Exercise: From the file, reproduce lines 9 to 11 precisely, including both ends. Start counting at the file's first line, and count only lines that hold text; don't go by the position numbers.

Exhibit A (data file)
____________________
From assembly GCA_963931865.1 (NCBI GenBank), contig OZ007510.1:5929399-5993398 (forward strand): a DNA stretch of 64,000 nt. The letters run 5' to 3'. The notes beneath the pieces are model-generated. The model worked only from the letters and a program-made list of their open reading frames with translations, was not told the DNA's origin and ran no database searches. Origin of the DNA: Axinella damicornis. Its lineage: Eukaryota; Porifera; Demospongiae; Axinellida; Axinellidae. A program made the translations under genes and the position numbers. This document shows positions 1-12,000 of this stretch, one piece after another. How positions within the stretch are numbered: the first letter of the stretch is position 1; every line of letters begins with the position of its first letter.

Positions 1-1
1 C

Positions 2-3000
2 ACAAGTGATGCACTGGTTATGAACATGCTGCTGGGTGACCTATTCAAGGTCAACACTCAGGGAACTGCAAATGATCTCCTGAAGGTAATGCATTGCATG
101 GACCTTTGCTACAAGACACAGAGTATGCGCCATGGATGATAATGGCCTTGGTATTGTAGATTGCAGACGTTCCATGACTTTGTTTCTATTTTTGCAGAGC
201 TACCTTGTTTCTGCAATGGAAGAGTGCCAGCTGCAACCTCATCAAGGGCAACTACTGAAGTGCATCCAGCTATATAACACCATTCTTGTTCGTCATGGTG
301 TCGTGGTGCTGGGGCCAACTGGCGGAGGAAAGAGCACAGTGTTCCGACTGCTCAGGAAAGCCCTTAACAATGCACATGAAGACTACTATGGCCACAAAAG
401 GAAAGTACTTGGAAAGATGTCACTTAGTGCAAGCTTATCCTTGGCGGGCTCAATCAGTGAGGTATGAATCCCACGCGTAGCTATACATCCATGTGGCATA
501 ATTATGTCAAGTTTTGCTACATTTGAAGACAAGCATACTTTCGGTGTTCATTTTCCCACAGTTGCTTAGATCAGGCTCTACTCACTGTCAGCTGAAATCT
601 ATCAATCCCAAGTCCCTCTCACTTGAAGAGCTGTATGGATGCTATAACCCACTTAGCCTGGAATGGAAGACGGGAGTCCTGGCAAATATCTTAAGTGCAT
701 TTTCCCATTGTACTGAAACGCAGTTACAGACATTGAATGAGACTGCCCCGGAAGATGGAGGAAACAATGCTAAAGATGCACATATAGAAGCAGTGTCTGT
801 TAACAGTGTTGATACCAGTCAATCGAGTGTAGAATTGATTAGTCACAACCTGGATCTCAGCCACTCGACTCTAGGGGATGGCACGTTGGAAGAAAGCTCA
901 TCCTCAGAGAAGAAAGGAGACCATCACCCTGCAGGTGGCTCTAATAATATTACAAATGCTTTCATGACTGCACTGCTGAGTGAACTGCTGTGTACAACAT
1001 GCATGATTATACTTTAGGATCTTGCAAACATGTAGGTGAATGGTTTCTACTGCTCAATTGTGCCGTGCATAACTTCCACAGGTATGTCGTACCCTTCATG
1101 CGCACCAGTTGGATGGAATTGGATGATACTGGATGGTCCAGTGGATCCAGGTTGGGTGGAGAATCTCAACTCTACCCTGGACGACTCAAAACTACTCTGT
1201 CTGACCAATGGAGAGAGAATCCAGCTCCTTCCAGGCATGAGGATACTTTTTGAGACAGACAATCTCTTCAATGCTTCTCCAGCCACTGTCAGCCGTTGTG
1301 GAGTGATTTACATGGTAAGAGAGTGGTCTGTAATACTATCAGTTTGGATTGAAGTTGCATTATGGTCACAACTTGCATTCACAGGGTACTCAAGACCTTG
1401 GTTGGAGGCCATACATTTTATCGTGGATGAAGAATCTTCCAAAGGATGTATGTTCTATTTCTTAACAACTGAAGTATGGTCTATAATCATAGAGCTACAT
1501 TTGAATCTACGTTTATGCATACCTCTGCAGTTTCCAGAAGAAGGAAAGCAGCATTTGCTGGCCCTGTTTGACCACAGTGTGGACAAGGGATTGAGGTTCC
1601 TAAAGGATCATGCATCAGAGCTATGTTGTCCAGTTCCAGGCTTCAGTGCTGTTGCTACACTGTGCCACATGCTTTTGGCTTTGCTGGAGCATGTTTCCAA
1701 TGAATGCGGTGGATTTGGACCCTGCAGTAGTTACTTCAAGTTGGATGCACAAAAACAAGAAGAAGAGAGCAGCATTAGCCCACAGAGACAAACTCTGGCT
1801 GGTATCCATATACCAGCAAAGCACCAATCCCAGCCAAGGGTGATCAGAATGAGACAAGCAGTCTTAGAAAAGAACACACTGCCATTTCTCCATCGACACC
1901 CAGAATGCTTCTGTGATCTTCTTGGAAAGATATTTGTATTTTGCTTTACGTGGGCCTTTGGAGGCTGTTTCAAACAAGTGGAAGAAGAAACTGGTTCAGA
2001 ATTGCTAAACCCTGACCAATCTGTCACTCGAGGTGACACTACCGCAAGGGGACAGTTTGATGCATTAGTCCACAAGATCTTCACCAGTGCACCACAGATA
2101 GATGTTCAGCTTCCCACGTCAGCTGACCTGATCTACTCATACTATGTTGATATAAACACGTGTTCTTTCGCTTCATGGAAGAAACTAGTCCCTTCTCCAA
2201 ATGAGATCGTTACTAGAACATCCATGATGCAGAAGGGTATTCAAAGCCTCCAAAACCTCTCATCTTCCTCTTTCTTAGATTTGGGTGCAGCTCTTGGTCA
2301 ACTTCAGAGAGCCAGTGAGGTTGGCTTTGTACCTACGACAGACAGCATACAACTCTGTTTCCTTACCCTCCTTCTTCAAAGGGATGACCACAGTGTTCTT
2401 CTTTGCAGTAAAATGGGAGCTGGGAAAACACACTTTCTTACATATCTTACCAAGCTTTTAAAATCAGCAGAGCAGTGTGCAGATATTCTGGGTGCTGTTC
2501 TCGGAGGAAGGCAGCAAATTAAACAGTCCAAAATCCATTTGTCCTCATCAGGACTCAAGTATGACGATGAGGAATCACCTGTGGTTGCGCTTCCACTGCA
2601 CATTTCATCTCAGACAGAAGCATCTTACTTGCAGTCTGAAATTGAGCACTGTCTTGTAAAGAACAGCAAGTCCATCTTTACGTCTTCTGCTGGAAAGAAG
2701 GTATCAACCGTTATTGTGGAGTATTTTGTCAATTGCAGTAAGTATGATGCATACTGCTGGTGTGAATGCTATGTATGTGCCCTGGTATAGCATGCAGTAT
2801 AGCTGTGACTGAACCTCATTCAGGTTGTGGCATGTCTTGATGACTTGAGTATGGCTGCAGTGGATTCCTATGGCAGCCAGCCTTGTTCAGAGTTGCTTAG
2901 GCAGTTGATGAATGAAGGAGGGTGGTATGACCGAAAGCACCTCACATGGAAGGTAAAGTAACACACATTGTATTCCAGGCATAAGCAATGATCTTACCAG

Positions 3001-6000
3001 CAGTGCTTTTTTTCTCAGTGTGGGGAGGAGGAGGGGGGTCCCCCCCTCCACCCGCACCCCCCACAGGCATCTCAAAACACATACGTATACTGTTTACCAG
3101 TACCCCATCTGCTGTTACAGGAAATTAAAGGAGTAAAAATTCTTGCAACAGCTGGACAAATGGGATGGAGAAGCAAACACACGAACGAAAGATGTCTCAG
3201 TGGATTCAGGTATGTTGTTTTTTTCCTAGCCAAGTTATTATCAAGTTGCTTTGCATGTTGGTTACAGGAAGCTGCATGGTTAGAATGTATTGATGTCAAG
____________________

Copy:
401 GAAAGTACTTGGAAAGATGTCACTTAGTGCAAGCTTATCCTTGGCGGGCTCAATCAGTGAGGTATGAATCCCACGCGTAGCTATACATCCATGTGGCATA
501 ATTATGTCAAGTTTTGCTACATTTGAAGACAAGCATACTTTCGGTGTTCATTTTCCCACAGTTGCTTAGATCAGGCTCTACTCACTGTCAGCTGAAATCT
601 ATCAATCCCAAGTCCCTCTCACTTGAAGAGCTGTATGGATGCTATAACCCACTTAGCCTGGAATGGAAGACGGGAGTCCTGGCAAATATCTTAAGTGCAT